I used to work with a great guy, Cali Ruchala, who ran the online ‘zine Sobaka, which isn’t online anymore. Cali isn’t online anymore, but I’m pretty sure he’s happy where he is. Or, at least where he said he was going to be… but that’s not my point. I want to bring him up to cite the origin of the idea of a “cancer baby” and how it applies to authoritarian dictatorships everywhere.
Ruchala defined a cancer baby as the ineffective son of a ruthless dictator. The only reason the son rises to power is because he’s the son of a ruthless dictator. Said son is nowhere nearly as ruthless or politically sharp as his father, who usually dies from cancer, and proceeds to lose control of his nation. Bashar al-Assad in Syria is one such cancer baby, and his grip on power there is as bloody as it is slipping. Mubarak’s son in Egypt and Ben Ali’s boy in Tunisia were two cancer babies that lost power even before their dads died: the ruling cliques did not want to have them running things and thought it best to take care of the arrangements as the public rose up in rebellion. Had the ruling cliques in Tunisia or Egypt been more strongly allied to the authoritarian dynasty, the blood in both those nations would be on the level of at least Libya or Syria.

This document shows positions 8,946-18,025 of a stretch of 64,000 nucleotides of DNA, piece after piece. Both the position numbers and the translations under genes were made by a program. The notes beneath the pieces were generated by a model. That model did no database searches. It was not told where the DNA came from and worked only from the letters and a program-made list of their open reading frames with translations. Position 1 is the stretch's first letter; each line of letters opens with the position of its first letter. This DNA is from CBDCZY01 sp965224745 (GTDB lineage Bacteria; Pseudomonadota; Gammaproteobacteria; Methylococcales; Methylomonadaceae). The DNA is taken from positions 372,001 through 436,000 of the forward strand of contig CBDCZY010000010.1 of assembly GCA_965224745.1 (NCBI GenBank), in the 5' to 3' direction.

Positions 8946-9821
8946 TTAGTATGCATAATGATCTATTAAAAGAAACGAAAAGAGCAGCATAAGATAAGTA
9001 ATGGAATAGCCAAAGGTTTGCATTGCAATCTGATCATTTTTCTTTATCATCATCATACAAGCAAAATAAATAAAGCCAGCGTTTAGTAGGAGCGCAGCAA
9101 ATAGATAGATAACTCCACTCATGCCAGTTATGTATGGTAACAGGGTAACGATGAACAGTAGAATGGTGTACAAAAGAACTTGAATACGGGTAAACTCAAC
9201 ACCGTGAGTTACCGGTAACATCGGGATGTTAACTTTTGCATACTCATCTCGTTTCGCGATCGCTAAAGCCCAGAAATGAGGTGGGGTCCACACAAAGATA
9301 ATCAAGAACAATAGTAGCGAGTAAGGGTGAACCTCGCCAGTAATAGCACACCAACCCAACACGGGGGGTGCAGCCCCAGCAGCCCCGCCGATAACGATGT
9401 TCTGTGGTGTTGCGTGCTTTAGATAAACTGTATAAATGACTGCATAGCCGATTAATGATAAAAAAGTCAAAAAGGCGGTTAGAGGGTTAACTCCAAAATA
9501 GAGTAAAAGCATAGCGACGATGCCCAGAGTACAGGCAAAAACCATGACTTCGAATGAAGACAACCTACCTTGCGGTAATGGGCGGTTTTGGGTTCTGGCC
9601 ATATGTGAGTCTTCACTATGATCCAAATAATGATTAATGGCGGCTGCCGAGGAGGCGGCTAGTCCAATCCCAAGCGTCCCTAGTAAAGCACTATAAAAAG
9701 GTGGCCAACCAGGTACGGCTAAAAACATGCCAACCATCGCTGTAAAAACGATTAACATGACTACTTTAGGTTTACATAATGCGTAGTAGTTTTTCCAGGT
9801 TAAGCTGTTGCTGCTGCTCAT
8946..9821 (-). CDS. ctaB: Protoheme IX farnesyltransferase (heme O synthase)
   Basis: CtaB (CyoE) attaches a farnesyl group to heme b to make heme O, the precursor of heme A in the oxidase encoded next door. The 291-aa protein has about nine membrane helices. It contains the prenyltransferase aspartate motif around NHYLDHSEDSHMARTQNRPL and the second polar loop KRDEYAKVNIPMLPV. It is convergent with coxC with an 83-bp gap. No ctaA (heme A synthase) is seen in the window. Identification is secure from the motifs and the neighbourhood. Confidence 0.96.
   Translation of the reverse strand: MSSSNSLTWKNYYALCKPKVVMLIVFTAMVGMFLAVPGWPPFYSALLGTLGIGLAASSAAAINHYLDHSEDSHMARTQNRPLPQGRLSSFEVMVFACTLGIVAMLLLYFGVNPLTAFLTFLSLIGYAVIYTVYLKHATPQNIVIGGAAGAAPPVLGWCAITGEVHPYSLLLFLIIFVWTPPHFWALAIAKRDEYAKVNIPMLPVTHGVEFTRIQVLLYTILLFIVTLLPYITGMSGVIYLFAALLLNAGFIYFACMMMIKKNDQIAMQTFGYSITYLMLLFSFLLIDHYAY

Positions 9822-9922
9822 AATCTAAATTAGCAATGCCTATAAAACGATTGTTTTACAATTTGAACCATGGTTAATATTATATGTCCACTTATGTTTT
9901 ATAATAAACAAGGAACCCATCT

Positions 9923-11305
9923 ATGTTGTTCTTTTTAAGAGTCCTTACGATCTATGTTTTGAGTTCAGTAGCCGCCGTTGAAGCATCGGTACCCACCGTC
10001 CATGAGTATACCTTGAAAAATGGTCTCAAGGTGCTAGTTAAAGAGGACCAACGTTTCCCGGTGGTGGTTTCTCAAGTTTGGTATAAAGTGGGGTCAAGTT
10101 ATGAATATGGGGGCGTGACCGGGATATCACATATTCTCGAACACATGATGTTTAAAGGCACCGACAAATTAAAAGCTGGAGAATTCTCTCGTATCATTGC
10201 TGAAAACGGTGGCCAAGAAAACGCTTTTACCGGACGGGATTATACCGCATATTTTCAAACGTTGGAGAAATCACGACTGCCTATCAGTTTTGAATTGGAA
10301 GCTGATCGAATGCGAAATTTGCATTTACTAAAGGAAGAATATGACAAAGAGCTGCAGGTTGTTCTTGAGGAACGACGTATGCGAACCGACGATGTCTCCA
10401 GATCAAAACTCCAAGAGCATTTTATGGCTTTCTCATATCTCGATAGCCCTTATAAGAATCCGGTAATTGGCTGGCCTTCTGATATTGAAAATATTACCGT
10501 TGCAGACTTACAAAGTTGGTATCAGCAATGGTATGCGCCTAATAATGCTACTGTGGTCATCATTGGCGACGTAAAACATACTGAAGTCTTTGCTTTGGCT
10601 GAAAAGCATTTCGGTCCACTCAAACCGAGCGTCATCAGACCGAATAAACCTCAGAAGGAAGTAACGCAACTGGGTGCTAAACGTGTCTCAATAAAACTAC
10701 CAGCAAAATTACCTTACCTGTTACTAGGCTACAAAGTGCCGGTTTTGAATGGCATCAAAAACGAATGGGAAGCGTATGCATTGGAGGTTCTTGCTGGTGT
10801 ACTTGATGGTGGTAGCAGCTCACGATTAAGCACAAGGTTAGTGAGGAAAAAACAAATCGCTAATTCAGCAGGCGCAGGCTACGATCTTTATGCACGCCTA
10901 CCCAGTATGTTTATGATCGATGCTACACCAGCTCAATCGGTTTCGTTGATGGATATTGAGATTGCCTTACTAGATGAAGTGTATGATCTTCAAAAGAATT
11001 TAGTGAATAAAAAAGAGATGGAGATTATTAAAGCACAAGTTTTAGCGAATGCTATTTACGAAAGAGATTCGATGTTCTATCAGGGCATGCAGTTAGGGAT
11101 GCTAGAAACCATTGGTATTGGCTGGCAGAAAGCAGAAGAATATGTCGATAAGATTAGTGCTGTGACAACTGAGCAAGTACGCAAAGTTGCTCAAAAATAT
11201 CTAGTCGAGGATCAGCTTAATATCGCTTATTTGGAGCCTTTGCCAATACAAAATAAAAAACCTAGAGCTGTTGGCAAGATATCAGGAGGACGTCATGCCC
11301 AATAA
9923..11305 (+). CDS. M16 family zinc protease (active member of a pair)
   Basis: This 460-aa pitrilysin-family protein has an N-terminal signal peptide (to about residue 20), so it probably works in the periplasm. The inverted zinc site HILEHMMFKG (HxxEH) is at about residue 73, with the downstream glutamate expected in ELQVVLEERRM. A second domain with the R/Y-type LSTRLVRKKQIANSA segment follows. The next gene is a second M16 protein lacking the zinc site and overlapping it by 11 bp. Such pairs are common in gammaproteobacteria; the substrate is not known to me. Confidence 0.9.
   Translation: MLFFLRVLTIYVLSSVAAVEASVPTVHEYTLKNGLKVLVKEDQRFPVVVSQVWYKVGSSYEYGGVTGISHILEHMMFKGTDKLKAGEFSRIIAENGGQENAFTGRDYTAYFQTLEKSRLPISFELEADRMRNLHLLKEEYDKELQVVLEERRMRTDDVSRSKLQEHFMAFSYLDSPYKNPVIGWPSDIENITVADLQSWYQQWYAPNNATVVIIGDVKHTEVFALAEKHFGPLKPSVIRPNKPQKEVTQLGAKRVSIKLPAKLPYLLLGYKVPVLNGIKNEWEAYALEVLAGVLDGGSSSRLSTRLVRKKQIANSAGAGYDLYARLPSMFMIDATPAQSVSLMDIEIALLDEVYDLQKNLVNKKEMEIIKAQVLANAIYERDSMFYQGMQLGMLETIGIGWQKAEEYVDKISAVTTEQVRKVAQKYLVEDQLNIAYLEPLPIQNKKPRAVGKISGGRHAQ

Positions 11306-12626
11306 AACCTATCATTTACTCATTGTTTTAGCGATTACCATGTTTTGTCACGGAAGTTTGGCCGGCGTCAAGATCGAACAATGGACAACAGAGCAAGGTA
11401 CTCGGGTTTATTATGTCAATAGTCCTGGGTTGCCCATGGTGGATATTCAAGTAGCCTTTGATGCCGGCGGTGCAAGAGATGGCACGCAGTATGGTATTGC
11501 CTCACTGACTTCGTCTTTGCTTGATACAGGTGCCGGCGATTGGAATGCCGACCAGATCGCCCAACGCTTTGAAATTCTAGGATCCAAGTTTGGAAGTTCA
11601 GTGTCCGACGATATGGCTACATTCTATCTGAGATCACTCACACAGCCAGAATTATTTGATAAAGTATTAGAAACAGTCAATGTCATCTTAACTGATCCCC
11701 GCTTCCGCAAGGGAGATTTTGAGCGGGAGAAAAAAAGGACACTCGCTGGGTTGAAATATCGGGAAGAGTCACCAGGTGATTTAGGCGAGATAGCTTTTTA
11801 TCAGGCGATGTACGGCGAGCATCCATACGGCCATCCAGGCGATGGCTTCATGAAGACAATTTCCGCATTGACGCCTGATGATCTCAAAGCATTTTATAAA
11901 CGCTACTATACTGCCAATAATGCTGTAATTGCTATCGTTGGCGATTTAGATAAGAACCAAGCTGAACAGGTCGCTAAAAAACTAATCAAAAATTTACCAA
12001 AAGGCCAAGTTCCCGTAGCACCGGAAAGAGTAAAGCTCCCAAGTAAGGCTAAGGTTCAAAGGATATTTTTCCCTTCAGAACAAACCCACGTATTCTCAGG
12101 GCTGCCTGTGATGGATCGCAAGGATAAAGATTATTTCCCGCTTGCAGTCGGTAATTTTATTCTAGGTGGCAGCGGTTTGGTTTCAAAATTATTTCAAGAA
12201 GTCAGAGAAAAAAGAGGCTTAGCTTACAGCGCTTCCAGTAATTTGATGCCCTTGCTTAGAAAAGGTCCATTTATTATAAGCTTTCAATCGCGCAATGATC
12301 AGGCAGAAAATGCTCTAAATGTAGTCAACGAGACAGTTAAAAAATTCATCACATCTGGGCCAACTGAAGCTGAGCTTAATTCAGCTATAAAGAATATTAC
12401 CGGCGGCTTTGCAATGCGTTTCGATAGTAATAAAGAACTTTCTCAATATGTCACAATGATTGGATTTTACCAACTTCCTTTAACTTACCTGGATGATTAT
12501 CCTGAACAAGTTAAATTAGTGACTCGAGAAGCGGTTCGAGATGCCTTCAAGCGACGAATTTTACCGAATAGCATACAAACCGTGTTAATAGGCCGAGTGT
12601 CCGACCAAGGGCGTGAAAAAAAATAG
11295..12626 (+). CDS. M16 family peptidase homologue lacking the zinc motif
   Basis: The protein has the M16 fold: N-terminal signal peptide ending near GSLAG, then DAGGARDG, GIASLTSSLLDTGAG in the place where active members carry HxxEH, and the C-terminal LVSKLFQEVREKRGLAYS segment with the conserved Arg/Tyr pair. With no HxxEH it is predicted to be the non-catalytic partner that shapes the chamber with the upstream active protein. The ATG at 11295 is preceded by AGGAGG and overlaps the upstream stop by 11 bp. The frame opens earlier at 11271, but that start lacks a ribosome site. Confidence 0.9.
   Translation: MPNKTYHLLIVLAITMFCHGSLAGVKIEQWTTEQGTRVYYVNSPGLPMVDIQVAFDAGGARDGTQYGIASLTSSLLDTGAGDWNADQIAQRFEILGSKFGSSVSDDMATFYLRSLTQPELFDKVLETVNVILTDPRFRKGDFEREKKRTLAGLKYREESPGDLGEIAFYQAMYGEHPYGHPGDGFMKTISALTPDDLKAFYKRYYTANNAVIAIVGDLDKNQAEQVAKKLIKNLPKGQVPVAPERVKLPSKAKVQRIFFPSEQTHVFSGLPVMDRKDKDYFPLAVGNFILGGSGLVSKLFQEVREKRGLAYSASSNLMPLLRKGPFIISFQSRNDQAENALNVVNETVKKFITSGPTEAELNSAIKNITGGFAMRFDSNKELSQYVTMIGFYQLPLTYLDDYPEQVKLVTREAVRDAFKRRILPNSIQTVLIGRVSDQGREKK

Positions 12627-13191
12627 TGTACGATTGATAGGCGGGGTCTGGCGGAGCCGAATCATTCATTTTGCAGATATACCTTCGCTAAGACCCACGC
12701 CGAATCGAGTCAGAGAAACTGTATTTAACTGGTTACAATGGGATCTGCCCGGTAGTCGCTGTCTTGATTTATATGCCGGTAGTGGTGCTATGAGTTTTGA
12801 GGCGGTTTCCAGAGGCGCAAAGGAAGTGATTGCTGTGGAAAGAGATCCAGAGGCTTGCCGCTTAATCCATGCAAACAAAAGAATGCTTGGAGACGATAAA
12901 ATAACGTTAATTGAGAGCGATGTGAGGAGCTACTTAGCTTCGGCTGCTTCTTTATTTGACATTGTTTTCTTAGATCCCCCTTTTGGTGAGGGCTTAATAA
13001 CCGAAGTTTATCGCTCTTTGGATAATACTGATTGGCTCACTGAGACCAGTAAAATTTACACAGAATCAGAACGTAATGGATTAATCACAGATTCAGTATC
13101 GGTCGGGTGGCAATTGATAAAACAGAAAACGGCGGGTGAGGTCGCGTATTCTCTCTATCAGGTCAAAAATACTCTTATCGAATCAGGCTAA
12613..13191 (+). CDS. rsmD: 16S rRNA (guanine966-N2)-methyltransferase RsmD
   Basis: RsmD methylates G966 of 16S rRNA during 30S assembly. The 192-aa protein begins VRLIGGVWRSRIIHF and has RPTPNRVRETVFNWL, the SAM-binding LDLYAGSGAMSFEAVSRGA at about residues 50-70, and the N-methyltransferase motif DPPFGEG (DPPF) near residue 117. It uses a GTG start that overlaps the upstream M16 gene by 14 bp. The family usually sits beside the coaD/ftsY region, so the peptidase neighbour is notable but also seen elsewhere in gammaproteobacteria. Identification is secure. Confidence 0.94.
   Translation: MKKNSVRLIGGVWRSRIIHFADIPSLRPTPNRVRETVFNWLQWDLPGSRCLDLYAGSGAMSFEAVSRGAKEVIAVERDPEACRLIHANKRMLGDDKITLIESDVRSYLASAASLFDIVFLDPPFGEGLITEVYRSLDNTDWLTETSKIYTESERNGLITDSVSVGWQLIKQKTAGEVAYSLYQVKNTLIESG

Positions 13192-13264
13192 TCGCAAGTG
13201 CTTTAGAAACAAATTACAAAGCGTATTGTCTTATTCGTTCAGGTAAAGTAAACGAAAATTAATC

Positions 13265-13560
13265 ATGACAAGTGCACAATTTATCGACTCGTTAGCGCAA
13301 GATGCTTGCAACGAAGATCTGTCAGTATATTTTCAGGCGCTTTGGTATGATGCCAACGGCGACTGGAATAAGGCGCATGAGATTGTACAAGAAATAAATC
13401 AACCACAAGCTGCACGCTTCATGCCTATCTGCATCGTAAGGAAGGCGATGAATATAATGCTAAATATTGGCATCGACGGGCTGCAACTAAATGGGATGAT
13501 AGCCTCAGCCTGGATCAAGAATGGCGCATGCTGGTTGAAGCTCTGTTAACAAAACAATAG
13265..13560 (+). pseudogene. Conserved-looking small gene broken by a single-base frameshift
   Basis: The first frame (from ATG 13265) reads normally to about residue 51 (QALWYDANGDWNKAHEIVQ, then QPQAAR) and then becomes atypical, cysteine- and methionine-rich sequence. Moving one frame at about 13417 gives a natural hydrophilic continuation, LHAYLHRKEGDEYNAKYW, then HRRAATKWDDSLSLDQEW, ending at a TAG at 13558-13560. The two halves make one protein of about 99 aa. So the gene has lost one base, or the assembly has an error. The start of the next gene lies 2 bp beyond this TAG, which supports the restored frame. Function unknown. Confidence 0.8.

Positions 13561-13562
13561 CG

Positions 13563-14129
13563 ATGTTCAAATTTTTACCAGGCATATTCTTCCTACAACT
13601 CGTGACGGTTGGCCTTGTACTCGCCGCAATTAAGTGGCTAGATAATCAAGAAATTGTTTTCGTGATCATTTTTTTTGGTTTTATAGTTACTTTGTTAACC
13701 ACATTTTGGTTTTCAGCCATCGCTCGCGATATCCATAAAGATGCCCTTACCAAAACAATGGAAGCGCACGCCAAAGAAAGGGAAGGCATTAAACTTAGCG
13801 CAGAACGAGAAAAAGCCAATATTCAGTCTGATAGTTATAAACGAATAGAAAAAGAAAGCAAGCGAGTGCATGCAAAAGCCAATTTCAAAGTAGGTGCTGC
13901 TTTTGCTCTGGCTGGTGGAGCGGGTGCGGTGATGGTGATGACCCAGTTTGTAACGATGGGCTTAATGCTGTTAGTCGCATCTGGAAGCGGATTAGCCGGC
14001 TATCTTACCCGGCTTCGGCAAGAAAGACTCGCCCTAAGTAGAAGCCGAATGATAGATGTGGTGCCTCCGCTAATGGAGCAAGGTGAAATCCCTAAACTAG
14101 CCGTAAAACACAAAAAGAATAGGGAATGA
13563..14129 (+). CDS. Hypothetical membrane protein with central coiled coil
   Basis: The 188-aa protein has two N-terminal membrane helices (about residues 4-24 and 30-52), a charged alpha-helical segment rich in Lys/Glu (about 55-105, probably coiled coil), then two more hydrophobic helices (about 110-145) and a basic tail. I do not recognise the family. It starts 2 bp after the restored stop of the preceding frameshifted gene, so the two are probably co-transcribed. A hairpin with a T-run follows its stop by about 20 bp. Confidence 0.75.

Speaking of Libya, there’s another place where the cancer baby won’t be able to take the stage, it seems. Qaddafi the Elder will fight to the death, but his son lacks the ability to rally people behind him. When the dad dies, the son won’t be far behind.
Monarchies are different, in that they can handle successions with existing institutions. They don’t suffer as badly from the cancer baby phenomenon. But wherever a strongman has taken over and ruled by the sheer force of his personality, his nation is forever one tumor away from collapse.
Now take a look at North Korea. That is an interesting place in this discussion, as one must ask if that nation is ruled by its Communist Party and the military, or if the dominant force there is still Kim Il-Sung, who is still named as North Korea’s head of state. He’s dead, but he’s the head of state and enjoys godlike status in North Korea. Kim Jong-Il, the cancer baby, has ruled over an erratic North Korea of late, and one wonders aloud if he’ll successfully transfer power to his son. If not, then what is happening in the Arab world could suddenly unleash itself in North Korea. One slip of the iron hand in that nation, and the power players in North Korea may find that they have a popular uprising they can ride to to the top with – but will it sustain them there?
Moreover, what happens if North Korea goes the way of Libya, with an actual civil war in and around the nuclear warheads? Have the nations of China, Japan, South Korea, and the USA discussed what they would do if a desperate regime opened fire on its own people? The law of the cancer baby says something is bound to happen, and I can guarantee it won’t be a minor event.